Genocide trials go unnoticed

If you only watch the mainstream media, you might think that Saddam Hussein’s trial is not only unique because of the defendant, but also because of the charges. After all, how often do you hear of someone facing genocide and crimes against humanity charges?

Like much of the media in this country, however, the approach to journalism has less to do with informing and more to do with selling papers — Saddam is a sensational character that repeatedly defies judges in headline grabbing ways. It also gives a slight nod of accomplishment to our failed policies in Iraq (a dim happy note behind the cacophony of disgust).

Yet, throughout Saddam’s trial, there have been dozens of verdicts against genocide perpetrators and accomplishes that have gone completely unreported.

Aloys Simba (Oct 2, 2006)
Found guilty of genocide and crimes against humanity and sentenced to 25 years imprisonment.

Paul Bisengimana (Oct 1, 2006)
Sentenced to 15 years of prison after having pleaded guilty.

Momcilo Krajisnik (Sept 27, 2006)
Sentenced to 27 years imprisonment.

Biljana Plavsic (Sept 27, 2006)
Biljana Plavsic was sentenced to 11 years imprisonment and is serving her sentence in Sweden.

Tharcisse Muvunyi (Sept 12, 2006)
Muvunyi was sentenced to 25 years in prison for genocide.

Radislav Krstic (June 22, 2006)
Sentenced to 35 years imprisonment.

Mikaeli Muhimana (April 28, 2006)
Sentenced to life in prison.

Elizaphan Ntakirutimana (April 27, 2006)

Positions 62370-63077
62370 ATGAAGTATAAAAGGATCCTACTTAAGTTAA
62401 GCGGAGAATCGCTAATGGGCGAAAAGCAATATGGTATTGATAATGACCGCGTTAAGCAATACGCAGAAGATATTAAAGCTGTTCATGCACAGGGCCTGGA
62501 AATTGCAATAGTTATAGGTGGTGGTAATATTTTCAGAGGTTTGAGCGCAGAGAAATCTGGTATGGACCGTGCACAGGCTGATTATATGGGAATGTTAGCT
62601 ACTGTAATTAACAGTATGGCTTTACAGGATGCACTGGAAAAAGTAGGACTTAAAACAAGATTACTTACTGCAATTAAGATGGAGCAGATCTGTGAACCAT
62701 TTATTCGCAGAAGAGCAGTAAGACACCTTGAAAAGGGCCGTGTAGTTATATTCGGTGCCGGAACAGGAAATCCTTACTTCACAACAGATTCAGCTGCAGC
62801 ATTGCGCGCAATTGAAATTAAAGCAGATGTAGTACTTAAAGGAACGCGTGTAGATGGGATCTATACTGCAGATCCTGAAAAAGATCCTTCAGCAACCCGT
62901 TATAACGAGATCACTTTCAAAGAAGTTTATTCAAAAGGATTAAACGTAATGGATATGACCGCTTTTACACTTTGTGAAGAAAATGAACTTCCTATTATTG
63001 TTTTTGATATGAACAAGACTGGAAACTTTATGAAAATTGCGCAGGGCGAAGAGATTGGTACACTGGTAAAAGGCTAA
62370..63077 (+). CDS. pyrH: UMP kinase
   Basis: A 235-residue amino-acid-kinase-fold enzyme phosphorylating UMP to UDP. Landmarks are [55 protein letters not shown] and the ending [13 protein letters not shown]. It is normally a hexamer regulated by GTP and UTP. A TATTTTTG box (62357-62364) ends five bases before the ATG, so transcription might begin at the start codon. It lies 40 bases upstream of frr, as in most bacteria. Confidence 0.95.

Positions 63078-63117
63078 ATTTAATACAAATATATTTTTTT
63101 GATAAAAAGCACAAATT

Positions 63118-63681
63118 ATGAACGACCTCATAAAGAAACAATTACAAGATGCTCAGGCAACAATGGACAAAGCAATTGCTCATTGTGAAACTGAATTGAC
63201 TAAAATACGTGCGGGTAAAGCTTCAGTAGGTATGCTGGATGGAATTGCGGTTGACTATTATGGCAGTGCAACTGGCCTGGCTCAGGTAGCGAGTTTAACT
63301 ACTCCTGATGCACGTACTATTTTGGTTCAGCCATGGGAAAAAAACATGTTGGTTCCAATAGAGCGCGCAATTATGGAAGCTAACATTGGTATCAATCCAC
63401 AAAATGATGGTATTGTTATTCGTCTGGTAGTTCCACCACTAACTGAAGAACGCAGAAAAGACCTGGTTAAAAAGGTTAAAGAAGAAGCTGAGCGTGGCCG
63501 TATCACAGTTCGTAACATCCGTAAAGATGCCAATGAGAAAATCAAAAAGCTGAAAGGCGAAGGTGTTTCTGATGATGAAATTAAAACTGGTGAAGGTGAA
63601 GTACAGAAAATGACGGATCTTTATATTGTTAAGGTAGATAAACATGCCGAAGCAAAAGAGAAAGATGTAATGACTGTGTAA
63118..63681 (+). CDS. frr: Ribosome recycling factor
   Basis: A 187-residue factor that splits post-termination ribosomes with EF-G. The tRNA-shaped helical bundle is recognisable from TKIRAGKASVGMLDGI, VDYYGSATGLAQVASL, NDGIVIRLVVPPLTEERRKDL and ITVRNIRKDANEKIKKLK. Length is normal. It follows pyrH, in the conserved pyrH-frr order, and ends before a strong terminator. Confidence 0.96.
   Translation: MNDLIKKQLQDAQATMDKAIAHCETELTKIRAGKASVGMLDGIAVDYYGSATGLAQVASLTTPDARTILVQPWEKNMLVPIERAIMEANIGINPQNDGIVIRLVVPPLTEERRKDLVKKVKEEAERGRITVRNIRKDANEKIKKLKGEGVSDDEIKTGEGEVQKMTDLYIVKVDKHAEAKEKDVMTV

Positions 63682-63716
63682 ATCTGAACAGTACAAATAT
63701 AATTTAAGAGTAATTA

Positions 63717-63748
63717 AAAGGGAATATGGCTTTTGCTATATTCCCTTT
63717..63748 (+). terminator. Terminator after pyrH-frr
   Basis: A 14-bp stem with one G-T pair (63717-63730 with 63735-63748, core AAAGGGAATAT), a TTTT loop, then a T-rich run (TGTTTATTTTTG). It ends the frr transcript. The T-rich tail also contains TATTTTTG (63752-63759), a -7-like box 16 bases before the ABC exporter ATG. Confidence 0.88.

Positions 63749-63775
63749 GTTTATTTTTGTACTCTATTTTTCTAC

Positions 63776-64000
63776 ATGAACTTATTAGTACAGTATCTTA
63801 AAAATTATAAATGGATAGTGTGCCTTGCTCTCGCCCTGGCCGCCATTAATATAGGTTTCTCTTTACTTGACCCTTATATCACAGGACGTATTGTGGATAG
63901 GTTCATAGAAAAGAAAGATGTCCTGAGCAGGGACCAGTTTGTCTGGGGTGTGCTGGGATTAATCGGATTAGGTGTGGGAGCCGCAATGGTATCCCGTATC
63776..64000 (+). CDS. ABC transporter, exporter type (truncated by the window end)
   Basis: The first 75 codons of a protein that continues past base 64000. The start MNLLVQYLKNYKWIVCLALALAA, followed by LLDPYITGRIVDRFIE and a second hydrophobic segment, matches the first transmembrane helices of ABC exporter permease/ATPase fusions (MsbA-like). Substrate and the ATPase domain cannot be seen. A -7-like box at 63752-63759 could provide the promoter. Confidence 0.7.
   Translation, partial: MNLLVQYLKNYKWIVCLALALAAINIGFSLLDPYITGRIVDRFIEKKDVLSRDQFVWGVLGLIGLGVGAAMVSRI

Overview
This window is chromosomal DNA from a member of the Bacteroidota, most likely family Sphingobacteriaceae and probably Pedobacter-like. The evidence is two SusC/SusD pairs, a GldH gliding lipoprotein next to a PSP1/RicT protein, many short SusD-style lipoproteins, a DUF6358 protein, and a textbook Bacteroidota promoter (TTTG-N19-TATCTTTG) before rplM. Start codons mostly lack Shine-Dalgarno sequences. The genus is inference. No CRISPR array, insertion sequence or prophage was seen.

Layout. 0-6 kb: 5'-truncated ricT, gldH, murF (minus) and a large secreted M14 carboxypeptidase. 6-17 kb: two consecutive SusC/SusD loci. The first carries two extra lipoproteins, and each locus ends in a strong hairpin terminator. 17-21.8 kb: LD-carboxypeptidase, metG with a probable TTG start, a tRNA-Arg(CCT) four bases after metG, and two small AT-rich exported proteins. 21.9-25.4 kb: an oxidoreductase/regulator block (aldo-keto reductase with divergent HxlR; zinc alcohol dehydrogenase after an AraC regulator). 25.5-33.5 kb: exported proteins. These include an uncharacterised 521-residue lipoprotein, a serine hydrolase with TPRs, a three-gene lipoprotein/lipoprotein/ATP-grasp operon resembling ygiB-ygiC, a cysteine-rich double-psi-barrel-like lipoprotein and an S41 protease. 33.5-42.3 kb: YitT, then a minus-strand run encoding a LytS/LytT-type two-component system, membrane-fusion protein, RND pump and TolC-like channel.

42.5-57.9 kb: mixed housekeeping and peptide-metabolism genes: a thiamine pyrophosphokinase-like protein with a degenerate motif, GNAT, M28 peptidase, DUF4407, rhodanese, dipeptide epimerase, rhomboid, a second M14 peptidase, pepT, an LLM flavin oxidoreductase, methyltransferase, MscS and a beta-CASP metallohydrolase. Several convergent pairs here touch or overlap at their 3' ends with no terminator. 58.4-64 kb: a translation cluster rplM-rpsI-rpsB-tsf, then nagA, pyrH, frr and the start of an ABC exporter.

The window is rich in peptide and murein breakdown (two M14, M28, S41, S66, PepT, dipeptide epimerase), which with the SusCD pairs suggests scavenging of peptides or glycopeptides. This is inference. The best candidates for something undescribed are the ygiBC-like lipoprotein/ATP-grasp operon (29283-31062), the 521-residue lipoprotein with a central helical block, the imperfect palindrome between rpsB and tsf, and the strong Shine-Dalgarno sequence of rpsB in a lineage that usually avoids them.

Sentenced to 10 years imprisonment for genocide. Ntakirutimana was a pastor with the Seventh Day Adventists and was arrested in Texas and extradited in 1996.

Keep in mind this is a mere snapshot from two of the busiest tribunals (Rwanda and Yugoslavia), neither of which are receiving even a tenth of the press coverage that Saddam’s trial is currently fueling.

Did Saddam commit acts (or an act) of genocide? Sure he did. We don’t even need to ask, cause he was our ally against Iran when he did it, and we gladly sold him arms throughout the entire campaign (not unlike France did in Rwanda). The point is, genocidal leaders have been on trial continuously throughout Saddam’s trial, without so much as a mumble from the press.

In fact, key architects in the Rwandan and Yugoslavian genocides (eighteen and six respectively) remain at large today. The press doesn’t cover that either.

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